What is Really Worrying About the Chinese Credit Bubble

What is Really Worrying About the Chinese Credit Bubble.

Lots of ink or ones and zeros in today’s world has been spilled about the explosion of credit propping up the Chinese economy.  So much so that I really will not rehash this plot of land.  I think what is interesting, and really most worrying, is how little impact the credit explosion has had on real economic activity.

The current credit explosion we are witnessing in China is bigger in absolute term than some of the post-GFC pops in credit and by some relative measures even bigger in relative terms.  Only the most resolute of perma-panda and the ~~Communist party press office~~ Xinhua editorial board dare argue that China isn’t propping up growth with more credit.  Most everyone understands the credit side of the story.

What is most interesting is how this impacting the real economy. Here is what’s happening with that explosion of credit: nothing. All this money that is being tossed around like an after party  at a rap concert is not generating any notable uptick in activity.  In fact not only is economic growth not accelerating, activity continues to decelerate (grow but at an increasingly slower rate).

Let me rephrase what is happening: China is stepping on the gas pedal, they put jet fuel in the gas tank, and the car does nothing but rev the engine and coast forward slower and slower.  All this credit is accomplishing is a slower rate of decline.

This has a number of important implications.  First, this implies that the Chinese economy is in much worse shape that most outsiders wish to acknowledge.  You don’t give an economy this much stimulus unless you are really worried about the fundamental level of activity.  The PBOC may not give the type of minutes and commentary that the Fed does, so if we look at their monetary actions as a reflection on the confidence in the economy, they are telling us that they believe the Chinese economy is incredibly weak.  If you think this overstates the degree of weakness, imagine that the PBOC and Beijing had not decided to drop cash everywhere.  What would have happened?  My favorite statistic is that total social financing rose almost 16 trillion RMB in 2015 but nominal GDP grew only a little more than 4 trillion RMB.  That is a tiny boost to GDP relative to the amount of money that was poured in.  Imagine what GDP would have been if Beijing had not been dropping money from helicopters.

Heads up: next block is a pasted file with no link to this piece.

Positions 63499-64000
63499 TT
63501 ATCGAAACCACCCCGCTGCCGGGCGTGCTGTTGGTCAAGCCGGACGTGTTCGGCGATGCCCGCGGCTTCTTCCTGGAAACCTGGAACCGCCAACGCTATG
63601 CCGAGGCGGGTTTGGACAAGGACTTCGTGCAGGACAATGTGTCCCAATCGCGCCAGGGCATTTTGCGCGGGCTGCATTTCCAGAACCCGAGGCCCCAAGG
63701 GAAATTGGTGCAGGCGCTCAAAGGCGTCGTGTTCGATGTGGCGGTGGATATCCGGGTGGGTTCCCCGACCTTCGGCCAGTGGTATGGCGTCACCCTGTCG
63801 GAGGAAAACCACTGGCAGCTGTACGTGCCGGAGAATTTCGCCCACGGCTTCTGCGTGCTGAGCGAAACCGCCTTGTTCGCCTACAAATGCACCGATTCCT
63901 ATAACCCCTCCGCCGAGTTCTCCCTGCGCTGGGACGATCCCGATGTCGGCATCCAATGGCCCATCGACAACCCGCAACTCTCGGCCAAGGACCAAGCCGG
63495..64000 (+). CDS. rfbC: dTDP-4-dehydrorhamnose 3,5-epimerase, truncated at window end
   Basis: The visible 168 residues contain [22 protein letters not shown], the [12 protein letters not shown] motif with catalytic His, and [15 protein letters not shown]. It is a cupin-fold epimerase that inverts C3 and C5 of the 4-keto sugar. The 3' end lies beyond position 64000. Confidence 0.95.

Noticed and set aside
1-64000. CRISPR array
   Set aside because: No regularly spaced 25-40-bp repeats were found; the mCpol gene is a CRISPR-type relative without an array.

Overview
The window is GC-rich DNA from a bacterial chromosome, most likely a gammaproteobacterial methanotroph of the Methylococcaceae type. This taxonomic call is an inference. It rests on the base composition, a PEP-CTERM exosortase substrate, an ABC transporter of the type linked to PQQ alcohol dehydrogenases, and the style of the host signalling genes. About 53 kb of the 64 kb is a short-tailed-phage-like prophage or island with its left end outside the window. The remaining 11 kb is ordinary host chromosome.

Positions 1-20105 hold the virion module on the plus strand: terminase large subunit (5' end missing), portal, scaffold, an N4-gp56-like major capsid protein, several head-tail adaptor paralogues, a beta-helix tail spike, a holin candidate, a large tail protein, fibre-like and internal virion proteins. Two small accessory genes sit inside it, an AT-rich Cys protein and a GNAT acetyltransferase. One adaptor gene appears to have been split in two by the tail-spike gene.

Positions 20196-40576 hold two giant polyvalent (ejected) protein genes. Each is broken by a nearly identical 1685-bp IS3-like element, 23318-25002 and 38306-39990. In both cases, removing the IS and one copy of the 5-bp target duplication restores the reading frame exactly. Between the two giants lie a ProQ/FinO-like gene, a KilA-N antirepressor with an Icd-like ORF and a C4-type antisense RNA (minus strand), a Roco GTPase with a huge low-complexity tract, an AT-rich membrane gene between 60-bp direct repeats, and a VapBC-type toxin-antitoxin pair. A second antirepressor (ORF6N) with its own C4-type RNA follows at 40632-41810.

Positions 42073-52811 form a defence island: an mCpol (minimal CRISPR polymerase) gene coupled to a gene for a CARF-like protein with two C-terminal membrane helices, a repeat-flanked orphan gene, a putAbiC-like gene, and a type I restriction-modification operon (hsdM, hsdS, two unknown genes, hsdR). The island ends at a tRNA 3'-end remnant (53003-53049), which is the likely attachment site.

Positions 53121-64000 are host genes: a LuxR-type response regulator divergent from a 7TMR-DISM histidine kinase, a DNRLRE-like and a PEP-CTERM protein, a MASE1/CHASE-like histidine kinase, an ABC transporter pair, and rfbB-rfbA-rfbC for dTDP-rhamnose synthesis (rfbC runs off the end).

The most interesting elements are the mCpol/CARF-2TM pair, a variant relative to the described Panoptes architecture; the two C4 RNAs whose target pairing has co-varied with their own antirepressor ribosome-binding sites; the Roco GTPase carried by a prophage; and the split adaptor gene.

Second, the near complete lack of real economic response to monetary stimulus is telling us very clearly what is and is not the problem in the Chinese economy.  The problem is most definitely not a lack of access to credit, investment, and financing.  The problem is that money is not being put into tangible projects but rather being used to keep old loans from going bad and speculating in commodity/real estate/stocks/bonds/egg futures/online purse startups/Kanye’s new record/hotel chains/or whatever new investment fad the giant ball of money targets this week.  It is such standard practice in modern monetary economics to when the economy slows just push money but I think there are so many micro-problems in the Chinese economy that are not being addressed.  The problems are fundamentally different and shoveling money and most importantly new debt are not solving anything.

Third, this then tells us about the policy response which implies that more money is notthe solution. Part of the transition that China needs to face is that some industries need to seriously reduce their capacity while others need to increase and potentially most difficult, labor needs to transitions to new productive activities.  Arguably, the biggest signal in any transition (i.e. pushing people/capital away from some activities and towards others) is the price mechanism which China is avoiding as much as possible.  The credit boom which drives up commodity prices keeping dying firms in business a little longer and unproductive on the payroll of a dying firm a little longer is a short term solution.  The flowing money is merely suppressing the price signal that tells labor and capital where to go for new opportunities.  Does anyone seriously think that the recent run up in steel prices is anything more than a blip on the screen over the next five years? Of course not, but it gives a misleading signal about the health of the industry, long term prognosis, and labor/capital allocation in a transitioning economy.

Fourth, the lack of real economic activity despite the flood of credit implies that the Chinese economy might be entering an increasingly concerning state.  As an example, Total Social Financing has increased through Q1 2016 37.4% over Q1 2015 and by 10% in 2015 but evidence of this flow of credit into real activity in corresponding amount is difficult to find.  While real estate development has ticked up, it is nowhere near the level similar to this flood of credit.  We do not see a corresponding increase in output of industrial outputs that would accompany such an increase in total social financing or fixed asset investment.  For industries with data, FAI is up 11% Q1 2016 from Q1 2015 but physical output of most industrial output is up minimally if at all.  Crude steel and steel material output is down 3.2% and flat at 0%.  We see similar numbers.  Given the explosion in TSF and significant growth in FAI but utter lack of pick up in real activity, this implies that financing is being used simply to prop up historical investment.  It also implies that there is simply no demand anywhere in the economy.  We know cash flow is slow with rising NPLs and rapidly growing receivables.  That simply isn’t positive.

The rapid growth of credit is starting to worry even the most bullish but what is even more worrying is the near complete lack of responsiveness of the real economy to the monetary stimulus.

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